With their own flock safely in the right hands, the coaches tend to their surrogate children in the program. Coach Crosby has made a habit of spending extra time with his players as they need it, often taking a player out to dinner for a real conversation and a chance to open up and try to find some help through the trials in life.
“Whenever we need someone to vent to or just someone to talk to about life in general, he’s the person we go to,” senior Brandon Howlett said. “It doesn’t really have to be about baseball; it can be about your future and something in your life off the field. I have gone to him a couple of times and he really just helped to calm me down and really look at what was going on. We love him to death and we’ll do anything for him, and it’s probably the reason why we play so hard.”
Another byproduct of all that hard work is the future it carves for themselves and for future players in the program. Close to 90% of the kids have gotten scholarship offers the last few years, and the program is quickly becoming known by college scouts to develop the type of players they are after.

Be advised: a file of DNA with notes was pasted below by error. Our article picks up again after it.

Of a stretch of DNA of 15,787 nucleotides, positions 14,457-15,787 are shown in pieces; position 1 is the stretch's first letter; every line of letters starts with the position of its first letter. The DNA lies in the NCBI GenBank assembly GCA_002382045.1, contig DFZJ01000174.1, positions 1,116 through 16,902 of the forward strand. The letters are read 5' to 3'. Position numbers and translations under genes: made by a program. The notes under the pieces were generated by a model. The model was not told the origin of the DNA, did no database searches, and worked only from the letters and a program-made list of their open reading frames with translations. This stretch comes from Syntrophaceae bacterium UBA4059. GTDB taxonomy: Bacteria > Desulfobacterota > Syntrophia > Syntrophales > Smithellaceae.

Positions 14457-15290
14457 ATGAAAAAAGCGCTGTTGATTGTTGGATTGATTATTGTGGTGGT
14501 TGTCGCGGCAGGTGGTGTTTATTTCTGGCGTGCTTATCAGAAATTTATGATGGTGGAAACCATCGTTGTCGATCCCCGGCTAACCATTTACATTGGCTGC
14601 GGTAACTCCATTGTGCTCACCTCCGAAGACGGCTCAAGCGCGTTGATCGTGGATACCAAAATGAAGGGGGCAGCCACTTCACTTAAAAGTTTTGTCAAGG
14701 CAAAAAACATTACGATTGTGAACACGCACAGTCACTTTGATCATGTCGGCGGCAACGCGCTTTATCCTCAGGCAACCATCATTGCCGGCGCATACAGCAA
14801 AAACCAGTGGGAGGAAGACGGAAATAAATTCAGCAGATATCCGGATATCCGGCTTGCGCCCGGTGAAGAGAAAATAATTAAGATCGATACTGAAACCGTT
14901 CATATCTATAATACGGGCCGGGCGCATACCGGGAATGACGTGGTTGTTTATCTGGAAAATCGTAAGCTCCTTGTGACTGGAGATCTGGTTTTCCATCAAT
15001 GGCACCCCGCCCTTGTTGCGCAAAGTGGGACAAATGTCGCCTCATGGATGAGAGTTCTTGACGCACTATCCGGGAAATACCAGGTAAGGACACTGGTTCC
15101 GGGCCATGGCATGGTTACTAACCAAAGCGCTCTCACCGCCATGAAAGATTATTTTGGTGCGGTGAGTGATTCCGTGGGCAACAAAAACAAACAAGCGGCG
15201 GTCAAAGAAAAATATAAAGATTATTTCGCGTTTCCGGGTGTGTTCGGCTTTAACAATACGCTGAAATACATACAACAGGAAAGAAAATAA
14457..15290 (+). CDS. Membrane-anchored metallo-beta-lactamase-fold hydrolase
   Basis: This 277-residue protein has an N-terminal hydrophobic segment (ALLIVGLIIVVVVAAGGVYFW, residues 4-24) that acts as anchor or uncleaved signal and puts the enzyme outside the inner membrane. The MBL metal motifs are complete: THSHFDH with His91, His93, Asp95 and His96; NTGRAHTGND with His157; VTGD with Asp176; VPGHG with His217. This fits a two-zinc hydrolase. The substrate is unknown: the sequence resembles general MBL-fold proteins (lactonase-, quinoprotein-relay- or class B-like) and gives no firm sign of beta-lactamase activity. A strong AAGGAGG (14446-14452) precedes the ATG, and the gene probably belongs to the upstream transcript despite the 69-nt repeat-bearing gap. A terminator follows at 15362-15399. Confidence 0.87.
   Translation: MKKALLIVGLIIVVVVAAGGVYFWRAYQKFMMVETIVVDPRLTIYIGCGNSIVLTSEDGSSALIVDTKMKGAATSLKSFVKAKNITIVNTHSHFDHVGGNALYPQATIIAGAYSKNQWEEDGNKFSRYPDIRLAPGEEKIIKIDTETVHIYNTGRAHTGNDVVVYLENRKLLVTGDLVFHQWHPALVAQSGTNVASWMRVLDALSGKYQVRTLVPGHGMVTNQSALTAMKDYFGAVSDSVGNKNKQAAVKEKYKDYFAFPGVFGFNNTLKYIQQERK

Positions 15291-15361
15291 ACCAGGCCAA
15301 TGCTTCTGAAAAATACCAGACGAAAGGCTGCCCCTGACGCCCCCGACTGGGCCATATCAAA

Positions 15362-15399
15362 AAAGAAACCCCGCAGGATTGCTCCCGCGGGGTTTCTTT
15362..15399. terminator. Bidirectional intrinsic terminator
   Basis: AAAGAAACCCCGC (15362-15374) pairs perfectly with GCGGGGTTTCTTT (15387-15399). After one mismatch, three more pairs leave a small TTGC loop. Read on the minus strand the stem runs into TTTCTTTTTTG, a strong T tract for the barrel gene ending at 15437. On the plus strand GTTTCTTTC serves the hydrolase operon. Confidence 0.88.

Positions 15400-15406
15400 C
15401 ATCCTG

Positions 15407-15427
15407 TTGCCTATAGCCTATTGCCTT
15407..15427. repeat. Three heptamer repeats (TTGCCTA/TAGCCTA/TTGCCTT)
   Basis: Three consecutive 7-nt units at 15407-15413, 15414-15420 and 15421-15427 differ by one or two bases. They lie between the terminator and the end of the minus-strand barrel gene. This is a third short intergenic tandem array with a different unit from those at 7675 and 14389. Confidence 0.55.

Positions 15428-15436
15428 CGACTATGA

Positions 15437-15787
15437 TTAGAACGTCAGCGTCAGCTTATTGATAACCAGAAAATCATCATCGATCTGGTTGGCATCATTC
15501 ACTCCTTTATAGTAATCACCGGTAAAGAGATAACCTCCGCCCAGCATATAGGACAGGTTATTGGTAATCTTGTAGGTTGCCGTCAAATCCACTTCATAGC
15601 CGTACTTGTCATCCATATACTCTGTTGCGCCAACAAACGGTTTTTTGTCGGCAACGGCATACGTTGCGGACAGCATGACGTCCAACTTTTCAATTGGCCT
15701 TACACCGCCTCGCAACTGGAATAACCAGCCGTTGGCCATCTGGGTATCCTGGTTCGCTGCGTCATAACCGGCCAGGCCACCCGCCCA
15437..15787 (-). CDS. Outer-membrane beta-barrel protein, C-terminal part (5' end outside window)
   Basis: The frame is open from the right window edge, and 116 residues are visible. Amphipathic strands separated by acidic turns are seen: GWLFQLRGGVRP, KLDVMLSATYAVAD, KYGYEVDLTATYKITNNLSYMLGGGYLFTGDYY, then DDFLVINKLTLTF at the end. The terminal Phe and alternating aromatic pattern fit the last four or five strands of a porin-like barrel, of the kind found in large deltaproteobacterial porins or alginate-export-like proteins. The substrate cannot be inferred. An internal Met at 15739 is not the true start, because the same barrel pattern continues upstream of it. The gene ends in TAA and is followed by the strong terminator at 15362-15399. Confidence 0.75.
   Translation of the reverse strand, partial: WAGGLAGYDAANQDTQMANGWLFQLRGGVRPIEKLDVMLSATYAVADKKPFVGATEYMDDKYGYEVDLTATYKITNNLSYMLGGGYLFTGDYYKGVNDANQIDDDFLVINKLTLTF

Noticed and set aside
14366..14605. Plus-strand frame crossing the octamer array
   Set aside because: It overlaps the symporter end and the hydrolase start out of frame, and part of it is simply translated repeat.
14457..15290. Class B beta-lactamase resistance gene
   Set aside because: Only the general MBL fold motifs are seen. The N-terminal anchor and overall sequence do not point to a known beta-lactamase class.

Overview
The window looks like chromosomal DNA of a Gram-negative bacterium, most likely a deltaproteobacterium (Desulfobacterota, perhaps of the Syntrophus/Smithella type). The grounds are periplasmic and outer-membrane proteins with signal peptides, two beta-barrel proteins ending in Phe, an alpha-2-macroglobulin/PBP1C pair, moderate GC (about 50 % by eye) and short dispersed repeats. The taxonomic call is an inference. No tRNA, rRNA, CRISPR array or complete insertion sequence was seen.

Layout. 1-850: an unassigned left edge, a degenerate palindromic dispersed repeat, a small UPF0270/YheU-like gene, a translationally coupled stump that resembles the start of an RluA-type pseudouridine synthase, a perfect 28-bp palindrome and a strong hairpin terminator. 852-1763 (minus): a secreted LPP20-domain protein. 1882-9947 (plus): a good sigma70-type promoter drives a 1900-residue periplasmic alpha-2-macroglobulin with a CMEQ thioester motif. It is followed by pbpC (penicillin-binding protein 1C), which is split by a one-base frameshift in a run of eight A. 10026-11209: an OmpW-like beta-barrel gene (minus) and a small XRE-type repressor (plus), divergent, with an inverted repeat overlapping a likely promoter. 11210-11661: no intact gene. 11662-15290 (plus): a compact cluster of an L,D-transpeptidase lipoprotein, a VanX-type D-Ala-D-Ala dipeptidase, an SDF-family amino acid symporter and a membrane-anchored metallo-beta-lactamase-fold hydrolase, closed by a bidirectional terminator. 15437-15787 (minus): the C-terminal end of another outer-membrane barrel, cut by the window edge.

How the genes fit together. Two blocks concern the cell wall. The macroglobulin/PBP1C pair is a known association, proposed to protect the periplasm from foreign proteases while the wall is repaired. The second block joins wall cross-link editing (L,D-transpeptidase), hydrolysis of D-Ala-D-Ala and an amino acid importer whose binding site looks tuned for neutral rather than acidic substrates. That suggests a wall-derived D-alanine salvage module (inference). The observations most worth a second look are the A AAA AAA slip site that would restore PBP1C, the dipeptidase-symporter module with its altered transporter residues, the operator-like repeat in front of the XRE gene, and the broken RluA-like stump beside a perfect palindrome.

“The gratifying thing now is that college are calling me and telling me that they want to recruit my guys because they know how to win,” Crosby said. “That is the ultimate compliment when the colleges say I want to recruit and fill my roster with your guys. They know the kind of product that we develop and they’re all wanting that, because those kids know how to play and they know how to win. That’s really cool when it comes to a public school. I can say that all I want, but it is nice that other people see that. Maybe we are doing the right thing.”
The memory and emotion that will forever stand out from the NHSI trip this year is the intensity and brotherhood the players expressed for each other. It was a big moment for their program and a huge experience for each of them individually, and it is that much more gratifying knowing that how they conducted themselves made all the difference in creating such an unforgettable experience.
“We’ve put in countless hours of work day in and day out, and just with Spring Break we could have easily just chose to hang out and go to the beach with friends. But we sacrificed our time to go play baseball in Cary,” Howlett said. “We’ve all put in the work, and to see it pay off this year, there is no experience like it.”